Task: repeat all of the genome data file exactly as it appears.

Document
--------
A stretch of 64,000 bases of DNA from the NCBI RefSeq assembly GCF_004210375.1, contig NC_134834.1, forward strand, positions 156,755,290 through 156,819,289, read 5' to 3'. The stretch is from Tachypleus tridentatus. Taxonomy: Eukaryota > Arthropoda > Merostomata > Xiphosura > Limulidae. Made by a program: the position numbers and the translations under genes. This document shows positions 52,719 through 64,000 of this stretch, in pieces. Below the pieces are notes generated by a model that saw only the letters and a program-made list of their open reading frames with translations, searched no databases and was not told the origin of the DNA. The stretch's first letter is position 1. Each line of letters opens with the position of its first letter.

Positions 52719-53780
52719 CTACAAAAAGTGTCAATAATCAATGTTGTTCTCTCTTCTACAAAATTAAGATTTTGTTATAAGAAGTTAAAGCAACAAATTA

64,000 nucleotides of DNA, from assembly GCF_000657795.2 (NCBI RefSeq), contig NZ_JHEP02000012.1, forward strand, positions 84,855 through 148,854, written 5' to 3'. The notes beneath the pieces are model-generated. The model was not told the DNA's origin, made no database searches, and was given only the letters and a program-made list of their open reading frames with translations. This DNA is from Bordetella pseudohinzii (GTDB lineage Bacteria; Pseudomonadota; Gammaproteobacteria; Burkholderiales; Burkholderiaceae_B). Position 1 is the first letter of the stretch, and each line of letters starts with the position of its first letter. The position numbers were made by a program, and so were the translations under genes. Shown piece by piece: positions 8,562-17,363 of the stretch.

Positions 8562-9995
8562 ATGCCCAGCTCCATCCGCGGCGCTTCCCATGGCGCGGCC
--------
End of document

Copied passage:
A stretch of 64,000 bases of DNA from the NCBI RefSeq assembly GCF_004210375.1, contig NC_134834.1, forward strand, positions 156,755,290 through 156,819,289, read 5' to 3'. The stretch is from Tachypleus tridentatus. Taxonomy: Eukaryota > Arthropoda > Merostomata > Xiphosura > Limulidae. Made by a program: the position numbers and the translations under genes. This document shows positions 52,719 through 64,000 of this stretch, in pieces. Below the pieces are notes generated by a model that saw only the letters and a program-made list of their open reading frames with translations, searched no databases and was not told the origin of the DNA. The stretch's first letter is position 1. Each line of letters opens with the position of its first letter.

Positions 52719-53780
52719 CTACAAAAAGTGTCAATAATCAATGTTGTTCTCTCTTCTACAAAATTAAGATTTTGTTATAAGAAGTTAAAGCAACAAATTA

64,000 nucleotides of DNA, from assembly GCF_000657795.2 (NCBI RefSeq), contig NZ_JHEP02000012.1, forward strand, positions 84,855 through 148,854, written 5' to 3'. The notes beneath the pieces are model-generated. The model was not told the DNA's origin, made no database searches, and was given only the letters and a program-made list of their open reading frames with translations. This DNA is from Bordetella pseudohinzii (GTDB lineage Bacteria; Pseudomonadota; Gammaproteobacteria; Burkholderiales; Burkholderiaceae_B). Position 1 is the first letter of the stretch, and each line of letters starts with the position of its first letter. The position numbers were made by a program, and so were the translations under genes. Shown piece by piece: positions 8,562-17,363 of the stretch.

Positions 8562-9995
8562 ATGCCCAGCTCCATCCGCGGCGCTTCCCATGGCGCGGCC